|Piperacillin-tazobactam||4 to 6 g IV every 4 to 6 hours *usually combined with an aminoglycoside **follow bacterial sensitivities and consult infectious disease for specific recommendations|
|Ceftazidime||2 g IV every 8 hours|
|Cefepime||2 g IV every 12 hours|
|Tobramycin||According to patient weight: 1 to 1.66 mg per kg IV or IM every 8 hours*Combine with an antipseudomonal pencillin**Consult Pharmacy for dosage monitoring|
|Gentamicin||According to patient weight: 1 to 1.66 mg per kg IV or IM every 8 hours*Combine with an antipseudomonal pencillin **Consult Pharmacy for dosage monitoring|
**Adapted from American Family Physician, 2003
Fungal malignant otitis externa:
Suspect if bacterial culture is negative and patient fails to respond to appropriate antibiotics.
Treated with liposomal amphocterin followed by oral itraconazole for up to 12 weeks.
Debridement of the external auditory canal and biopsy to rule out cancer are mandatory.
Surgical excision of infected bone is only indicated in refractory cases that fail to resolve with appropriate antimicrobial therapy.
Hyperbaric oxygen: Hyperbaric oxygen has been used on occasion with mixed results and may be considered as an adjuvant treatment for refractory cases. However, there is no clear evidence to demonstrate the efficacy of hyperbaric oxygen treatment.
B. Physical Examination Tips to Guide Management.
Examine external auditory canal and tympanic membrane and follow extent of soft tissue erythema.
Examine cranial nerves.
Examine preauricular, postauricular, and cervical lymph nodes.
Formal auditologic hearing test prior to initiation of treatment.
C. Laboratory Tests to Monitor Response To, and Adjustments in, Management.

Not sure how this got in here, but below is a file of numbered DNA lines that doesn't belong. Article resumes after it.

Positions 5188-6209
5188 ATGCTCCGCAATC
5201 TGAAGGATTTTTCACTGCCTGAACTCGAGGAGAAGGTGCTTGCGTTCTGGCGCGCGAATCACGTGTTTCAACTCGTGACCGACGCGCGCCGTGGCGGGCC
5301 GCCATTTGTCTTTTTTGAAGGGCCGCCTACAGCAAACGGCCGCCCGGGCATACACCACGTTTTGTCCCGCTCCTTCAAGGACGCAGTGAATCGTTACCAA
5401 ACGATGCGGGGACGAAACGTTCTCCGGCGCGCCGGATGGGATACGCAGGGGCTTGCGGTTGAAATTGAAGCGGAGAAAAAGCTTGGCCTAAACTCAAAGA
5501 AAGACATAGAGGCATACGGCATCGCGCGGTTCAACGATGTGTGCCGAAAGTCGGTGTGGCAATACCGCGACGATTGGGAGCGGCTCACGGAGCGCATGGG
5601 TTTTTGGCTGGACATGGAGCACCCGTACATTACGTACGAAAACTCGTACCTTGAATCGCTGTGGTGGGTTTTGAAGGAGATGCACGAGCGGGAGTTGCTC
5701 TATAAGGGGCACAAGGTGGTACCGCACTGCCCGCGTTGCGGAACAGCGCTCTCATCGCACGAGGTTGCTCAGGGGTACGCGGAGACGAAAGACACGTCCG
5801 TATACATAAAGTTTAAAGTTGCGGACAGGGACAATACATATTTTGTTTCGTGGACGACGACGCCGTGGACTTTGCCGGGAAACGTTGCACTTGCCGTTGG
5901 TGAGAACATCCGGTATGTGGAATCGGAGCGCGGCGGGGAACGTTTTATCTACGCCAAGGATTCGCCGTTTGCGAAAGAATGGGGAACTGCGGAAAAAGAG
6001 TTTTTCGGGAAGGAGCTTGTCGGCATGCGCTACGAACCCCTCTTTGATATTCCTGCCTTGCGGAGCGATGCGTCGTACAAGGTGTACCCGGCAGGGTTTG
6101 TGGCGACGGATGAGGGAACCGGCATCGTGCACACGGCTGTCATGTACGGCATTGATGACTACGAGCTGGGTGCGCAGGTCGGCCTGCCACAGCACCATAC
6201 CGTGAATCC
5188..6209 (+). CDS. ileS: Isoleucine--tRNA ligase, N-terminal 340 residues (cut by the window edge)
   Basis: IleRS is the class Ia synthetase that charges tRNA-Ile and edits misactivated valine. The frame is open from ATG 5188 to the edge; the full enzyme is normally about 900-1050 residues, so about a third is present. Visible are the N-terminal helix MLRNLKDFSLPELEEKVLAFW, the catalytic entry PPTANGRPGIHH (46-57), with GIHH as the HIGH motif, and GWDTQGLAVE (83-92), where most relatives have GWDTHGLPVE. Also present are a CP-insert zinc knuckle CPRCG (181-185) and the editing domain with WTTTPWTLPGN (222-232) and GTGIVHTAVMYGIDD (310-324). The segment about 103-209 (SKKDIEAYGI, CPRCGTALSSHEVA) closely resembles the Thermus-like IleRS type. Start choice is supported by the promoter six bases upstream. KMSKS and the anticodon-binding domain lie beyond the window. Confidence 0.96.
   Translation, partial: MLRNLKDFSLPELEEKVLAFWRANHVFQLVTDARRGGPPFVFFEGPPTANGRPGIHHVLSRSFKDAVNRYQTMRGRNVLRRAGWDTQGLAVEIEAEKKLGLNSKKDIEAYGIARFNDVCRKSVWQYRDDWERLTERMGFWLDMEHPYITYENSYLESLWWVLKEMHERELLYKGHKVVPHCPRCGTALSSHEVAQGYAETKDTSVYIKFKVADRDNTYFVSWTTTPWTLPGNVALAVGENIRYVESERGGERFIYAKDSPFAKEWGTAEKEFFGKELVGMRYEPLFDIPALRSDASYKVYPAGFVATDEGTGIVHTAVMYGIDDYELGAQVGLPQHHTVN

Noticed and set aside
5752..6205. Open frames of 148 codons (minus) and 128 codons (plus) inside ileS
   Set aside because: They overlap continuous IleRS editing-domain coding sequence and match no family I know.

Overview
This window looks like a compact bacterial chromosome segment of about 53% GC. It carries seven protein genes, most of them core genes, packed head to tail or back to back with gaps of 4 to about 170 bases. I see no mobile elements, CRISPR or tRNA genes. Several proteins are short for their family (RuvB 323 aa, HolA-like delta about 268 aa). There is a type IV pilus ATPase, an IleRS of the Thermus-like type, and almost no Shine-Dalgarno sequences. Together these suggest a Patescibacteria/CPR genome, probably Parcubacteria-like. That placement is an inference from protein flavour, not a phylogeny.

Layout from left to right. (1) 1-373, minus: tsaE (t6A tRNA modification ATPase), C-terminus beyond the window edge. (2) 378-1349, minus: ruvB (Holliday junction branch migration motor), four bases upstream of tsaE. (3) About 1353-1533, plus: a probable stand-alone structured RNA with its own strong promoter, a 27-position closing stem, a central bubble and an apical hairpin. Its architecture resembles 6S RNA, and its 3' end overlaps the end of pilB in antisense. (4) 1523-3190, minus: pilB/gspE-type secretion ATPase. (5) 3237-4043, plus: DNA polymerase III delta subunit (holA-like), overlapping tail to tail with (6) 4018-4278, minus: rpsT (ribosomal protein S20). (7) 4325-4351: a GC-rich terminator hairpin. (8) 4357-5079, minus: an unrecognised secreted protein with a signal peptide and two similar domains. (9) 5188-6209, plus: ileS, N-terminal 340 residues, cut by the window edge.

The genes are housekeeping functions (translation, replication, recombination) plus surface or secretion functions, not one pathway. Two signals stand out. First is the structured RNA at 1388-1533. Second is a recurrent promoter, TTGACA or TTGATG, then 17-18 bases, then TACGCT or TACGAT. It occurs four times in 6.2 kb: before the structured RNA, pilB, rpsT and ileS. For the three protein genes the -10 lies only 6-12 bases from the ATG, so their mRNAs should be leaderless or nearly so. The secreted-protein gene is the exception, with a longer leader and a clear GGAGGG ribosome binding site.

Weekly ESR to assess response to treatment.
Weekly CBC, C7, LFTS while receiving intravenous antibiotics to identify potential side effects.
D. Long-term management.
Formal auditological hearing test after completion of treatment.
Prolonged treatment of 6-8 weeks is usually required depending on clinical symptoms (night pain), physical findings.
E. Common Pitfalls and Side-Effects of Management.
Always obtain cultures of ear discharge prior to initiation of antibiotics.
Consider fungal infection if bacterial cultures are negative or if infection is not responsive to traditional antibiotics.
IV. Management with Co-Morbidities.
A. Renal Insufficiency.
Adjust doses of antimicrobials.
Monitor creatinine clearance, especially with use of aminoglycosides.
B. Liver Insufficiency.
No change in standard management.
C. Systolic and Diastolic Heart Failure.
No change in standard management.
D. Coronary Artery Disease or Peripheral Vascular Disease.
No change in standard management.
E. Diabetes or other Endocrine issues.
Strict blood glucose control in previously diagnosed diabetics.
Screen for diabetes mellitus in all patients.
Discontinue chemotherapy until infection resolved.
G. Immunosuppression (HIV, chronic steroids, etc).
Discontinue immunosuppressive medications if possible.
Screen for HIV in all non-diabetic patients.
H. Primary Lung Disease (COPD, Asthma, ILD).
No change in standard management.
I. Gastrointestinal or Nutrition Issues.
Ensure adequate nutritional status.
J. Hematologic or Coagulation Issues.
Evaluate for neutropenia, if present perform a diagnostic work up. Reverse causative etiology if possible.
K. Dementia or Psychiatric Illness/Treatment.
No change in standard management.
V. Transitions of Care.
A. Sign-out considerations While Hospitalized.
Check ESR prior to discharge
Follow up on bacterial and fungal culture and sensitivies
Follow up on pathology report from biopsy
Consult ENT if development or worsening of cranial nerve palsies
Consult Neurology if development or worsening of cranial nerve palsies or if concerned for meningitis, dural sinus thrombophlebitism, or brain abscess
Check MRI if concerned for cranial nerve palsies, or CNS complications
B. Anticipated Length of Stay.
C. When is the Patient Ready for Discharge.
Afebrile x 24 hours
Improvement in leukocytosis if present
Decline in ESR